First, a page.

• Another close neighborhood is Mission Hill, with a combination of freestanding houses, blocks of traditional brick rowhouses, and many three deckers. It is a diverse community close to downtown. Many students from nearby Northeastern as well as HMS students chose to live in this neighborhood.
  • Roslindale, like Jamaica Plain is also quite diverse. Roslindale Square, in the center of the neighborhood, is the subject of a National Trust for Historic Preservation Main Street award. It is considered to be an example of the value of historic and aesthetic preservation in economic revitalization.
  • Beacon Hill, is an old neighborhood with cobblestone streets and brick rowhouses. It houses the Boston Common and the Public Garden, America's first botanical garden. Senator John Kerry lives here and the State House Rotunda, covered in gold leaf, is easily seen when looking across the Charles River at the Boston skyline. This is an elegant and expensive part of Boston with great architecture
  • Back Bay, is located behind the Public Garden. It is also an elegant and expensive part of the city. Back Bay includes fine shopping on Newbury Street and exclusive real estate.

The City of Boston website has additional information about the different Boston neighborhoods.

Different towns have surprisingly different personalities when it comes to parking. Brookline has NO on street parking overnight (even if you’re a resident), so it is difficult to keep a car in Brookline unless your apartment comes with a parking space. Many other towns have large areas of “resident parking only”. But the resident parking stickers are usually free or very cheap.

Rents are expensive so many postdocs have roommates. Most people find roommates either through personal contacts or notices on bulletin boards, such as the bulletin board in the lobby of Vanderbilt Hall. There is also a bulletin board in the Harvard School of Public Health. The Harvard University Housing Office keeps a list of persons looking for roommates.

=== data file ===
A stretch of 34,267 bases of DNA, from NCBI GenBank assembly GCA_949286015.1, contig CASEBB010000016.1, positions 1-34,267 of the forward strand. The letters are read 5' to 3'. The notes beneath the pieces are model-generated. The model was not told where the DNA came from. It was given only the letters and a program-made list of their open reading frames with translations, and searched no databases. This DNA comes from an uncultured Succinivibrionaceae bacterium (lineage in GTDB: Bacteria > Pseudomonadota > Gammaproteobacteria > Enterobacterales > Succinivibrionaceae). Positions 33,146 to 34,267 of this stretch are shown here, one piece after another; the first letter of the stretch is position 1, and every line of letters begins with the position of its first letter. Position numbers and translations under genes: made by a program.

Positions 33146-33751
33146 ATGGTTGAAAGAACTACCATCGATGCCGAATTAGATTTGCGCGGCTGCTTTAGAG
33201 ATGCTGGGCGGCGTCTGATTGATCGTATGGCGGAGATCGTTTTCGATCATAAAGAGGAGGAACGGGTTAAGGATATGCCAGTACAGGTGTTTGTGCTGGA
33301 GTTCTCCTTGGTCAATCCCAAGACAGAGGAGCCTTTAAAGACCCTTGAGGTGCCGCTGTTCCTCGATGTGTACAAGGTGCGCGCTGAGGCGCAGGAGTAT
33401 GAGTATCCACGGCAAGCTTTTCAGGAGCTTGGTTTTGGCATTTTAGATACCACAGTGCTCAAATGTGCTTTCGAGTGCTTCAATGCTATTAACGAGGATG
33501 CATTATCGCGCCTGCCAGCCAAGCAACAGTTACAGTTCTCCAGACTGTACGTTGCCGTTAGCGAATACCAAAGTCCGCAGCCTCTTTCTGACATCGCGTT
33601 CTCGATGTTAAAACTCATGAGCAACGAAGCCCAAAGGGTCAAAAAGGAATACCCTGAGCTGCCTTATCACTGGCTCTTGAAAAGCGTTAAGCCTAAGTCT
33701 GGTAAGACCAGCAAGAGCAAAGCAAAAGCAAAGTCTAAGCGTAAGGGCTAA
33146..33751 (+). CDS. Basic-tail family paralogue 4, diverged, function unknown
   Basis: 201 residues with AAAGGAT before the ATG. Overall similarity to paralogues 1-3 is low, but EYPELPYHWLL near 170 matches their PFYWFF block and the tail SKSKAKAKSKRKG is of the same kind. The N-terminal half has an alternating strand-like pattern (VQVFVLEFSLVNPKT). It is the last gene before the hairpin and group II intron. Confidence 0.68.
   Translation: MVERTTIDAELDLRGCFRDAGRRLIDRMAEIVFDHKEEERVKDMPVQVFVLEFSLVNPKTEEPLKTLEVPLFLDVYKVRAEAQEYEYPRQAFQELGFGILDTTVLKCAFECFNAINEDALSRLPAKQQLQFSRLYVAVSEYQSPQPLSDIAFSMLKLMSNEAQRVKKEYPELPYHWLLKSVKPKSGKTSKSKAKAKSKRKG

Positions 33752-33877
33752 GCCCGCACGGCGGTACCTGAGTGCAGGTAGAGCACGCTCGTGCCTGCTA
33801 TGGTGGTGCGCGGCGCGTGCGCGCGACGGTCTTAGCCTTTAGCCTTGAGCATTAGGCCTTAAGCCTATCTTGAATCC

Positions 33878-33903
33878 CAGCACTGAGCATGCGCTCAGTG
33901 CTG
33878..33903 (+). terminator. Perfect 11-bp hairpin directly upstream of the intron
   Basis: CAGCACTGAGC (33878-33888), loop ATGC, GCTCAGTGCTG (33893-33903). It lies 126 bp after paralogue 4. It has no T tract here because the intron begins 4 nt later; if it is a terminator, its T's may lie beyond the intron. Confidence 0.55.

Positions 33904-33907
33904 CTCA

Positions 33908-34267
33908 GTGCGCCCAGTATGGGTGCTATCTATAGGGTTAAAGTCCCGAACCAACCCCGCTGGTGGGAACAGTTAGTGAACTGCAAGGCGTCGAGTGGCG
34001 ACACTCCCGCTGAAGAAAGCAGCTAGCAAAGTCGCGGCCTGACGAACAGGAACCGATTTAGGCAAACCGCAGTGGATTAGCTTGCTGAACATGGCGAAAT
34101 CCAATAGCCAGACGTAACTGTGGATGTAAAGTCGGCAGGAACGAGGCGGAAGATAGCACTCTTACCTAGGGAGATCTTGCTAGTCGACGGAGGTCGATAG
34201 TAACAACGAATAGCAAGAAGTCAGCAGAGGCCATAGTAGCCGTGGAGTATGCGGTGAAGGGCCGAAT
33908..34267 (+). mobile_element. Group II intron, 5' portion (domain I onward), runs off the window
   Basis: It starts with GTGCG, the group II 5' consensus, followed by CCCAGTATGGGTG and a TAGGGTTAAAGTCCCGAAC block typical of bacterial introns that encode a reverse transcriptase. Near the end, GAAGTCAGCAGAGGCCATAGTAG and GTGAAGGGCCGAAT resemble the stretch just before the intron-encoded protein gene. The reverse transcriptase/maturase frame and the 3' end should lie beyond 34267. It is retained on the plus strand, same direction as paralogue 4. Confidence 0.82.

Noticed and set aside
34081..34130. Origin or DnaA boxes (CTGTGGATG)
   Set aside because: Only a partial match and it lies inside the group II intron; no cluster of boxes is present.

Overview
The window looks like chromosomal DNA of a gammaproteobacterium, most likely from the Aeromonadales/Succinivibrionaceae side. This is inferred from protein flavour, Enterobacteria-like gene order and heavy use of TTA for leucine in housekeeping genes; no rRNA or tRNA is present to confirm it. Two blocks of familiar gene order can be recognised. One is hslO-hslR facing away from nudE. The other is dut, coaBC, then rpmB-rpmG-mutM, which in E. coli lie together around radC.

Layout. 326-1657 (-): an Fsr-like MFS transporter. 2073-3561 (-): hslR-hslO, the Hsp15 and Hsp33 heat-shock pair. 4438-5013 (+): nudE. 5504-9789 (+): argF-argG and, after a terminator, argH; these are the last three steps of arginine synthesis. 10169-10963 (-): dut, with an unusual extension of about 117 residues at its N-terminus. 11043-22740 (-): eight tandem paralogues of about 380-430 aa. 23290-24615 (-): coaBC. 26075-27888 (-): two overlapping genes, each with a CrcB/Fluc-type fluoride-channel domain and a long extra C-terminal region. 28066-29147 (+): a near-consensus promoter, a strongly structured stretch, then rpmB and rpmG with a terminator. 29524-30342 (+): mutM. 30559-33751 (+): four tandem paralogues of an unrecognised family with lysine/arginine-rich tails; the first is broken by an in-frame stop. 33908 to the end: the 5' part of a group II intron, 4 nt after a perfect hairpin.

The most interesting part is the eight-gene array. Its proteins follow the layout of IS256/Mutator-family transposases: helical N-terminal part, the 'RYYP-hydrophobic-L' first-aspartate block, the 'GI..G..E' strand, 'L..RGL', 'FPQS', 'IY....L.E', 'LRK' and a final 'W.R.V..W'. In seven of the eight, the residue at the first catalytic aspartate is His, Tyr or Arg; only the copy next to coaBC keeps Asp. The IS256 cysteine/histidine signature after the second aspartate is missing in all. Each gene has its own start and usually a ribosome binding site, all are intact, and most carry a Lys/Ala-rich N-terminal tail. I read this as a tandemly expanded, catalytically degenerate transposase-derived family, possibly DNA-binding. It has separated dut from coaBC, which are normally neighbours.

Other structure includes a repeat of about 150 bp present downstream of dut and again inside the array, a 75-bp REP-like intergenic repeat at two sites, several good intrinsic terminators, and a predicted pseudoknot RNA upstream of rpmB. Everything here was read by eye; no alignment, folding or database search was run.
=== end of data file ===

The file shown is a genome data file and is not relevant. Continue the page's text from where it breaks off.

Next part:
Some realtors or real estate agents handle the rental of apartments and houses as well as sales. It is best to have someone familiar with the area recommend a reputable realtor. Realtors usually charge a one-time fee of equal to at least half but most often one full month’s rent. You pay the realtor’s fee only if you sign a lease.

No-Fee Apartments
No fee apartments do exist and are usually rented directly from the owner of the property. Most of these listings will be found in the newspaper or on websites (see Links, below).
Leases
Most landlords require tenants to sign a lease, a legally binding contract outlining the conditions which both the landlord and the tenant agree to meet. Leases are usually for one year. Do check that you understand what you’re signing before you sign it. Your signature on a lease commits you to pay the amount of rent specified on the lease every month for the duration of the lease whether you occupy the apartment or not.
Landlords may ask for the first and last month’s rent when you sign a lease. Some will also require a security deposit (equal to a month’s rent). The security deposit will be returned to you when your lease has ended, provided that there has been no damage to the property. For your protection, the landlord must document in writing any damage, which existed before you moved in the apartment. Many landlords now handle this by asking you to write an “apartment condition statement” within 15 days of moving in.